[0.51682737 0.50401428 0.18515395 0 0.29532967 0.74732821 0.36795896 0.20339507 0.54525895]
[0.30143922 0.20721647 0.46370522 0.29532967 0 0.54774407 0.50358504 0.60824515 0.61137246]
[0.77794547 0.25084233 0.58086441 0.74732821 0.54774407 0 0.52216738 0.50350537 0.79060438]
[0.59730636 0.73211532 0.50233819 0.36795896 0.50358504 0.52216738 0 0.51522601 0.10107789]
[0.66476384 0.49470507 0.70287476 0.20339507 0.60824515 0.50350537 0.51522601 0 0.95504256]
[0.92926051 0.57587914 0.86681642 0.54525895 0.61137246 0.79060438 0.10107789 0.95504256 0]
]
Steps: 100000
Cities: 9
Route: [0 2 3 7 6 8 5 1 4 0]
Length: 2.96091044611578
```

We can check the result above by using the exhaustive search,

```
./ch-2.pl '[[0,0.74749854,0.40595513,0.51682737,0.30143922,0.77794547,0.59730636,0.66476384,0.92926051],[0.74749854,0,0.21836622,0.50401428,0.20721647,0.25084233,0.73211532,0.49470507,0.57587914],[0.40595513,0.21836622,0,0.18515395,0.46370522,0.58086441,0.50233819,0.70287476,0.86681642],[0.51682737,0.50401428,0.18515395,0,0.29532967,0.74732821,0.36795896,0.20339507,0.54525895],[0.30143922,0.20721647,0.46370522,0.29532967,0,0.54774407,0.50358504,0.60824515,0.61137246],[0.77794547,0.25084233,0.58086441,0.74732821,0.54774407,0,0.52216738,0.50350537,0.79060438],[0.59730636,0.73211532,0.50233819,0.36795896,0.50358504,0.52216738,0,0.51522601,0.10107789],[0.66476384,0.49470507,0.70287476,0.20339507,0.60824515,0.50350537,0.51522601,0,0.95504256],[0.92926051,0.57587914,0.86681642,0.54525895,0.61137246,0.79060438,0.10107789,0.95504256,0]]'
```

Results:

```
Input
[
[ 0 0.74749854 0.40595513 0.51682737 0.30143922 0.77794547 0.59730636 0.66476384 0.92926051]
[0.74749854 0 0.21836622 0.50401428 0.20721647 0.25084233 0.73211532 0.49470507 0.57587914]
[0.40595513 0.21836622 0 0.18515395 0.46370522 0.58086441 0.50233819 0.70287476 0.86681642]
[0.51682737 0.50401428 0.18515395 0 0.29532967 0.74732821 0.36795896 0.20339507 0.54525895]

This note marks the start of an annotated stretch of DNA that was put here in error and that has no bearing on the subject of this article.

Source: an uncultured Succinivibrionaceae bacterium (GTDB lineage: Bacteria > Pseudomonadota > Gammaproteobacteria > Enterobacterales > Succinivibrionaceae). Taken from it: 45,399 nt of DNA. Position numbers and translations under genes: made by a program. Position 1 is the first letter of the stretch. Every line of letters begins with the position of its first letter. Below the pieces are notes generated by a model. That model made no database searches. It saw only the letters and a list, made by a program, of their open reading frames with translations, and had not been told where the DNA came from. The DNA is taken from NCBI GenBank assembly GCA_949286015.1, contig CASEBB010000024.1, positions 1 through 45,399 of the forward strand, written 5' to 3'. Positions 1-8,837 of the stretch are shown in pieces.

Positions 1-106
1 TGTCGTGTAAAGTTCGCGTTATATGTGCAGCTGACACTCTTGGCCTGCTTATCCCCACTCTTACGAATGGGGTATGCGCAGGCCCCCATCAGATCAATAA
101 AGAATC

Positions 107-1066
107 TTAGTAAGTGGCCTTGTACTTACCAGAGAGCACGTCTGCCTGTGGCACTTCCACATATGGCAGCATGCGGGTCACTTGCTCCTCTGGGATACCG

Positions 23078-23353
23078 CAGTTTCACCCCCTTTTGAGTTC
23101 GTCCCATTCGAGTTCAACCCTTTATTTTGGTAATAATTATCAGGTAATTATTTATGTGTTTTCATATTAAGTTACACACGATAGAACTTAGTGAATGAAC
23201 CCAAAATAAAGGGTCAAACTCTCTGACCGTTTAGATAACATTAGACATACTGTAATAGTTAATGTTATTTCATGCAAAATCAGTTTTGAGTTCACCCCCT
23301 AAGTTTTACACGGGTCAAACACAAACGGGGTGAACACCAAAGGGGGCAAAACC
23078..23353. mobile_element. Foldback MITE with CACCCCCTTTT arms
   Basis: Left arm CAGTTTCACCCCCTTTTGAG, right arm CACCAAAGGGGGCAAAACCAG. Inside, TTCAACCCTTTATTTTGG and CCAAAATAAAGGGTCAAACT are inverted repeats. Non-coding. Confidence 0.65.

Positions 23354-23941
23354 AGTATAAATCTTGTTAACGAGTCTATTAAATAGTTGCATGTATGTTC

[0.30143922 0.20721647 0.46370522 0.29532967 0 0.54774407 0.50358504 0.60824515 0.61137246]
[0.77794547 0.25084233 0.58086441 0.74732821 0.54774407 0 0.52216738 0.50350537 0.79060438]
[0.59730636 0.73211532 0.50233819 0.36795896 0.50358504 0.52216738 0 0.51522601 0.10107789]
[0.66476384 0.49470507 0.70287476 0.20339507 0.60824515 0.50350537 0.51522601 0 0.95504256]
[0.92926051 0.57587914 0.86681642 0.54525895 0.61137246 0.79060438 0.10107789 0.95504256 0]
]
Best tour: [0 2 3 7 6 8 5 1 4 0]
Shortest length: 2.96091045
```

So it seems that the simple simulated annealing is up to the job. To
understand how the system converges I plot the result vs. the number
of steps using `gnuplot`

.

```
reset
set xlabel 'Number of steps'
set ylabel 'Length'
set title 'Cities: 9 Sim. annealing factor: 1->0.01'
unset key
plot 'rem.txt' u (10*$0):1 every 10 w l
```

Now I go ahead and attempt a larger trip, with 20 cities.

```
./ch-2a.pl 20 100000 1 .01 rem1.txt
```

Results:

```
Distance table:
[
[ 0 0.60286355 0.31285254 0.66694544...]
[ 0.60286355 0 0.71103826 0.51146518...]
[ . . . . ...]
[ . . . . ...]
[ . . . . ...]
]
Steps: 100000
Cities: 20
Route: [0 13 9 5 17 12 8 4 7 6 2 14 18 3 10 11 15 16 1 19 0]
Length: 4.6194812068939
```

So the simulation seems to be well converged.

## Realistic distances

A problem with the programs above with regards to the
traveling salesman problem is that the random distances are
unrealistic. I would expect any set of distances
computed with any metric, say, the real geometric distance
given by the Euclidean *L _{2}* metric or the distance along the
streets of a cuadriculated city given by the

*L*norm, to obey the triangle inequality

_{1}*d*. The random numbers I’ve been using above violate this inequality in general. Two cities that are close to a third ought to be close among themselves. That is not the case for randomly assigned distances. Thus, I rewrite the program above but using randomly positioned cities and calculating their acutal geometric distance, using some PDL shorcuts. After initializing the distance matrix the rest of the program is identical.

_{AB}+d_{BC}≥ d_{AC}```
# Perl weekly challenge 121
# Task 2: The traveling salesman. Simulated Annealing. Obeying triangle inequality.
#
# See https://wlmb.github.io/2021/07/12/PWC121/#task-2-the-traveling-salesman
use strict;
use warnings;
use v5.12;
use PDL;
die "Usage: ./ch-2a.pl cities steps high low output" unless @ARGV==5;
my ($cities, $steps, $high, $low, $output)=@ARGV;
open(my $fh, '>', $output) or die "Couldn't open $output: $!";
srand(0); #seed, for tests
my $locations=random(2,$cities); #positions of cities in a plane
my $M=(($locations->dummy(2)-$locations->dummy(1))**2)->sumover->sqrt; # euclidean distances
my $L0=$high; # starting 'temperature'
my $L_stop=$low;
my $factor=($low/$high)**(1/$steps);
my $route=pdl(0..$cities-1); #initial route
my $L=distance($route);
while($L0>$L_stop){